Submitted to: Agronomy Journal
Publication Type: Peer Reviewed Journal
Publication Acceptance Date: 2/14/2020
Publication Date: 4/7/2020
Citation: Ashworth, A.J., Pote, D.H., Way, T.R., Watts, D.B. 2020. Effect of seeding distance from subsurface banded poultry litter on corn yield and leaf greenness. Agronomy Journal. 112:1679-1689. https://doi.org/10.1002/agj2.20186.
Interpretive Summary: Poultry production in the southeastern US is a leading enterprise, as about half of the national broiler (meat chicken) production occurs in four southeastern states (i.e., Alabama, Arkansas, Georgia, and North Carolina). Furthermore, use of by-products from poultry production, or the mixture of manure and bedding material, has the potential to close nutrient loops, as animal by-products are re-applied the following season to marginal soils. Although, conventional application methods entail evenly spreading poultry litter on the soil surface, which can result in up to 60% of the nutrients being lost to the air, soil, and water. In efforts to improve management options that aid in nutrient sustainability and improve crop yield, a research team at USDA's Agricultural Research Service developed a prototype tractor-drawn implement for subsurface applications of dry poultry litter in conservation tillage systems. A study was conducted at three sites in AR and AL to evaluate optimum corn planting distances from sub-surface applied poultry litter for maximizing nutrient uptake and reduction of nutrient losses under rainfed and irrigated conditions. Overall, yield and crop quality results suggest sub-surface banding poultry litter 13-cm from corn rows may be a viable replacement for inorganic fertilizers in fodder and grain systems, particularly in organic production systems.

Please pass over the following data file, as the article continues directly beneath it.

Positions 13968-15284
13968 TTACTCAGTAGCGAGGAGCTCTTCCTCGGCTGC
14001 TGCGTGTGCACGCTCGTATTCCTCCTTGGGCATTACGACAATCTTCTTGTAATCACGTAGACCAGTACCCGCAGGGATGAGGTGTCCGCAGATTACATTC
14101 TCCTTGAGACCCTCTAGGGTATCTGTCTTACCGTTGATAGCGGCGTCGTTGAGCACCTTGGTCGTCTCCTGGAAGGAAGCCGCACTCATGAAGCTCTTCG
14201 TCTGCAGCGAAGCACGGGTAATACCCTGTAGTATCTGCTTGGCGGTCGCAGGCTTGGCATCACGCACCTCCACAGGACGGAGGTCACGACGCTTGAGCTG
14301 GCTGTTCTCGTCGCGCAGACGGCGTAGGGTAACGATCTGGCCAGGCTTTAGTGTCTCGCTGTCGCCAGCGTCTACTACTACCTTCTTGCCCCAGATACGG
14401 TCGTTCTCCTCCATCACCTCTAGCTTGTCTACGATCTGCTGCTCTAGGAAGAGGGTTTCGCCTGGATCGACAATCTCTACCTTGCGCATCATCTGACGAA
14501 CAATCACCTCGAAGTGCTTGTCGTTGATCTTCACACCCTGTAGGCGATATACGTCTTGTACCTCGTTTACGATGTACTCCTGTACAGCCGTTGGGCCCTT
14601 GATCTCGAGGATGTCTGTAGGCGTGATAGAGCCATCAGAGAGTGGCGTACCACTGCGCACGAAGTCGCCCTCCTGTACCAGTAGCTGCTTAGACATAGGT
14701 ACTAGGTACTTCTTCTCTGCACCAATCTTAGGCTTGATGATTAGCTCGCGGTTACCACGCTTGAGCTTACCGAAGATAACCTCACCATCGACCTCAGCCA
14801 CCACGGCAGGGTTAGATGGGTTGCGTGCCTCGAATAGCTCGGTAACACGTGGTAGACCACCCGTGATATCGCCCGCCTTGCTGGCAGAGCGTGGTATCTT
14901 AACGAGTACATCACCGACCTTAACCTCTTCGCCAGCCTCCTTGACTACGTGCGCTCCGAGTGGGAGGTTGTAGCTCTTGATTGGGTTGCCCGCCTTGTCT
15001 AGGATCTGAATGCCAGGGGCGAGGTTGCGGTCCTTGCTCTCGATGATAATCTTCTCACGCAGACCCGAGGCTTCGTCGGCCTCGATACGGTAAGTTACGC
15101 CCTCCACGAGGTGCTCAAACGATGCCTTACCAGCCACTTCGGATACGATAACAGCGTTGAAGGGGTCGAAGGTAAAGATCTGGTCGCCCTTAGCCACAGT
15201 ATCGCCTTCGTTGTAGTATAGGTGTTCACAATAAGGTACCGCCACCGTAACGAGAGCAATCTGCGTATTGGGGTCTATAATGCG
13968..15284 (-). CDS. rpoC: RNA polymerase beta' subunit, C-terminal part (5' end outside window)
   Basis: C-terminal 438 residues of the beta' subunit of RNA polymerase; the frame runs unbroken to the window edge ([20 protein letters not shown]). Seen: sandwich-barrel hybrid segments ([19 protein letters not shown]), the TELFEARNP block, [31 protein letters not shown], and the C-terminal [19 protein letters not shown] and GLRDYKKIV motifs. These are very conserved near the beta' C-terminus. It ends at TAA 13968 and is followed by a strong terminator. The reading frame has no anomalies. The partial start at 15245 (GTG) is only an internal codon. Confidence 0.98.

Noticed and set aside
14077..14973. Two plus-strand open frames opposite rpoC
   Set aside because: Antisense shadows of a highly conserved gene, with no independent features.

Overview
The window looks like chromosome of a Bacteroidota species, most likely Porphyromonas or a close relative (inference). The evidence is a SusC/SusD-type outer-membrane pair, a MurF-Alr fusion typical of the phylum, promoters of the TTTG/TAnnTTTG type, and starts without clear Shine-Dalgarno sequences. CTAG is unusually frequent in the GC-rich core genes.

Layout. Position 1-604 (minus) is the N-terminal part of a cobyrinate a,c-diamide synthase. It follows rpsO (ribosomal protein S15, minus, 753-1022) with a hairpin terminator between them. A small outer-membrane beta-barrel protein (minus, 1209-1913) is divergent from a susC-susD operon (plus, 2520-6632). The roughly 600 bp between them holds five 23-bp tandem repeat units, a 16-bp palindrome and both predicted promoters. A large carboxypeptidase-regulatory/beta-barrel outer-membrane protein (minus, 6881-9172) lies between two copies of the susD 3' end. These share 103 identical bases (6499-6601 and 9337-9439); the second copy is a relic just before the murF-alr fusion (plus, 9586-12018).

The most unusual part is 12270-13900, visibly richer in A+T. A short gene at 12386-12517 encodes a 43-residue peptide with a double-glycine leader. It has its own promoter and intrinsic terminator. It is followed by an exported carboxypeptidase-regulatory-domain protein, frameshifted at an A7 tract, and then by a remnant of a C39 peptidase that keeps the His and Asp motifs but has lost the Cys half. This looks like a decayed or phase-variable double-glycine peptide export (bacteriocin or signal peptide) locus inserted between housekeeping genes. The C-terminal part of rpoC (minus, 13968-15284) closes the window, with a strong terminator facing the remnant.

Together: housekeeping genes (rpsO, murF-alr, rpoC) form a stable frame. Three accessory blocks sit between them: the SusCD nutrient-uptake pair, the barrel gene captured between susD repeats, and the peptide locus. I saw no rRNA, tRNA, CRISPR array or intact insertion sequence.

Technical Abstract: Poultry litter is a nutrient-rich soil amendment and is generated in large quantities throughout the southeastern USA where row crop production, such as corn (Zea Mays L.) occurs. However, extensive surface poultry litter applications have resulted in nutrient losses to atmosphere and water systems. Research objectives were to determine optimum corn planting distance from subsurface-applied poultry litter bands for maximizing plant nitrogen (N) uptake and productivity under rainfed and irrigated conditions in a conservation tillage system. This experiment was conducted as a split-block at two locations in AL and one in AR during 2016. Irrigation was the whole block and soil amendments the split-block, which included planting corn nominally 13, 25, and 38-cm to the side of subsurface banded poultry litter, surface-applied poultry litter, inorganic-N (all received equivalent N; 168 kg ha-1), and 0 kg N ha-1 (control). Chlorophyll readings indicated inorganic fertilizers and the 25-cm resulted in greatest leaf greenness (P=0.05), which was not different from the 13-cm litter band distance. Banding distance had no impact on rainfed silage yields; however, yields were not different from inorganic fertilizer applications (P=0.05). The 13-cm band distance resulted in the greatest grain yield, which was not different from the inorganic-N treatment. Grain neutral detergent fiber, crude fiber, and P and K fractions were all favorable for the 13-cm band distance treatment. Yield and quality results suggest subsurface banding poultry litter 13-cm from corn rows may be a viable replacement for inorganic fertilizers in fodder and grain systems, particularly in organic production systems.